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Actor-activist Charlton Heston remembered -

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LISA MILLAR: Charlton Heston is being remembered around the world today as one of Hollywood's
greatest leading men after his death on the weekend at his Beverly Hills home.

He played heroic figures in the movie epics of the 50s and 60s, portraying Moses and Michelangelo,
and winning an Oscar as the chariot-racing Ben Hur.

In his later years, when the film roles got smaller, he became a prominent public figure with his
crusade against gun control. But Charlton Heston didn't always play the role of a gun-toting
conservative in America's political theatre, as Paula Kruger reports.

PAULA KRUGER: Standing six foot three Charlton Heston muscular build, chiselled good looks and rich
resonant voice made him a star during an era when Hollywood was obsessed with filling movie screens
with epic films on the religious and historical past.

(excerpt from the film "The Ten Commandments")

MOSES: When darkness has covered Egypt for three days, your ministers will send for me.

(end of excerpt)

PAULA KRUGER: Bare-chested in many of his major roles, Charlton Heston once said he had a face that
belonged to another century.

He won an Oscar for his lead role in "Ben Hur", he spent weeks learning how to race chariots in
what became one of the most memorable action scenes in film history.

He later curse humankind in the "Planet of the Apes".

(excerpt from the film "Planet of the Apes")

GEORGE TAYLOR: God damn you! God, damn you all to hell!

(end of excerpt)

PAULA KRUGER: And one of his most famous roles was that of Moses in "The Ten Commandments".

(excerpt from the film "The Ten Commandments")

MOSES: Behold His mighty hand!

(end of excerpt)

PAULA KRUGER: One of his most memorable scenes from that film was when Heston held aloft his staff
and parted the Red Sea.

Many years later, when the wave of big film roles dried up to a trickle of soap opera appearances,
Charlton Heston would again become famous but not for being an actor.

In 2001, after being elected chairman of the National Rifle Association (NRA) for an unprecedented
fourth term, he held aloft a 230-year-old musket and electrified NRA members by saying he had only
five words for them.

CHARLTON HESTON (2001): From my cold dead hands!

(audience applauds)

PAULA KRUGER: He was the most popular and prominent leader for the crusade against gun control in
the United States.

Emilie Raymond is the author of the book "From my Cold Dead Hands: Charlton Heston and American
Politics".

She told the BBC, Heston help unite the nation's conservatives.

EMILIE RAYMOND: It gave him a sense of pride, you know, finally we here we have someone who is
speaking our language, he's a celebrity, he's very admired. So, it brought a sense of pride to the
organisation. But for people who did not like the NRA's message, it was potentially a little scary,
you know, to have someone of his stature saying, "From my cold dead hands" in such a menacing
fashion.

PAULA KRUGER: Heston was still a young man when he first got involved in political issues, but, at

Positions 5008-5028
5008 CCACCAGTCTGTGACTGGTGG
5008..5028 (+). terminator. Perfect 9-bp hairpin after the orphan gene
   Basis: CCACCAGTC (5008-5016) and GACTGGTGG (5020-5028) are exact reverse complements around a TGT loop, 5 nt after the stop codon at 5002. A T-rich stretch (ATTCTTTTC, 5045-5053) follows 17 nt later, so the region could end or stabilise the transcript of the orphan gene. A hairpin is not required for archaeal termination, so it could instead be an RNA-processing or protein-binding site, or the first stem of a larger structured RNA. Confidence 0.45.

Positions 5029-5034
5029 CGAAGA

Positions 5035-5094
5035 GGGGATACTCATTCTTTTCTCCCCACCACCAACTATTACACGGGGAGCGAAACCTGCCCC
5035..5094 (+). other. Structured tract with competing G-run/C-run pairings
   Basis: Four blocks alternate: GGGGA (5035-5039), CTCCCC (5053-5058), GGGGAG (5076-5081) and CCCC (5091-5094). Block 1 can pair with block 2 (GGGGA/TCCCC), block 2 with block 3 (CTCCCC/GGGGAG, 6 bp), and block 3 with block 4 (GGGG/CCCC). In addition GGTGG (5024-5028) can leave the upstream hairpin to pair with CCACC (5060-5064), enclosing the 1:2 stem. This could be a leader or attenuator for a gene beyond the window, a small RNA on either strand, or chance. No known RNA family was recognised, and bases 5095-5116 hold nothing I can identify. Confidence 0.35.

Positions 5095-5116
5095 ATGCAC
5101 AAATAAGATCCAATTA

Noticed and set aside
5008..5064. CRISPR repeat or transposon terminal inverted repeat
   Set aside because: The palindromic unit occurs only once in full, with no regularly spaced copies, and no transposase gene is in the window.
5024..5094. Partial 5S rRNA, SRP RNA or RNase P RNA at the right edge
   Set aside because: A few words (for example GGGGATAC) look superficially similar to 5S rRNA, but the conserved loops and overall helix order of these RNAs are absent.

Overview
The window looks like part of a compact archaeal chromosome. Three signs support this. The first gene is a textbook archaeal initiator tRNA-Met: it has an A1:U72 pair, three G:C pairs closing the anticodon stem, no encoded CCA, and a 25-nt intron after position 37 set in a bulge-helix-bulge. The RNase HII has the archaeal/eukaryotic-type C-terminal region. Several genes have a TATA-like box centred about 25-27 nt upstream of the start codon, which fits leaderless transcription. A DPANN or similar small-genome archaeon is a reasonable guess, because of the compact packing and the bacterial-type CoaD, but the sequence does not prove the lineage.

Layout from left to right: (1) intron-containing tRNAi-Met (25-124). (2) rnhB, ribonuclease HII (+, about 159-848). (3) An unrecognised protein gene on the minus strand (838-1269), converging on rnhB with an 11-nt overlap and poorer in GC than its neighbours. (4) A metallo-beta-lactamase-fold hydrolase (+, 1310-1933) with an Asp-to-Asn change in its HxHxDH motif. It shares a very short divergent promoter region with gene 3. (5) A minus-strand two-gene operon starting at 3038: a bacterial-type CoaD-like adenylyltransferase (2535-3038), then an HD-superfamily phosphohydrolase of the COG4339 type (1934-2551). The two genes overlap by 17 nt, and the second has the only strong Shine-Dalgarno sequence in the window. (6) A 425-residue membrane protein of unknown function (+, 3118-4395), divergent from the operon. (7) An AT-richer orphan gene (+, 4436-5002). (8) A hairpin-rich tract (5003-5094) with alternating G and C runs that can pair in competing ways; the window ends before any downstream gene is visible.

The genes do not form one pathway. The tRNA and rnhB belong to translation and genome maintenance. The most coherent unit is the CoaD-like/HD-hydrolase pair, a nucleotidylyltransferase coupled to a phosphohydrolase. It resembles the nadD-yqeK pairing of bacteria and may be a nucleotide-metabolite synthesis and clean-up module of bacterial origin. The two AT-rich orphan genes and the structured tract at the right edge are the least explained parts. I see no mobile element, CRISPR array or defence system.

first at least, he could hardly be labelled a conservative.

Like many Hollywood figures, he was opposed to the anti-communist witch hunt lead by Republican
senator Joe McCarthy.

Four years later he backed John F. Kennedy in his fight for the Presidency.

He stood with Martin Luther King, a man he described as a modern day Moses, on the steps of the
Lincoln Memorial after a civil rights march on Washington.

Heston was a good friend of Ronald Reagan, and it was during the Reagan presidency that his
politics seemed to change.

He still believed he was battling for civil liberties, but that the new enemy was 'political
correctness.'

His position as head of the National Rifle Association will be one of his most memorable roles in
US history. But it was a role that made him the target of film-maker Michael Moore in "Bowling for
Columbine".

In the film, Michael Moore approached Heston at his home and talked the screen legend into an
interview about gun ownership.

(excerpt from the film "Bowling for Columbine")

CHARLTON HESTON: I'm exercising one of the rights passed on to me from those wise old dead white
guys that invented this country. If it was good enough for them, it was good enough for me.

MICHAEL MOORE: But you could still exercise the right just by having the gun unloaded and locked
away somewhere.

CHARLTON HESTON: I know. I choose to have it.

(end of excerpt)

PAULA KRUGER: There were attempts by both Democrats and Republicans to get Charlton Heston to run
for office, but he didn't like the idea of giving up show business and instead wanted to combine
activism with acting.

Republican Presidential candidate John McCain preferred to pay tribute to Heston's earlier role in
the civil rights movement saying he was a real life leader.

Heston revealed in 2002 that he had been diagnosed with Alzheimer's disease but his family haven't
revealed exactly what caused him to die on the weekend at 84-years of age.

LISA MILLAR: Paula Kruger reporting.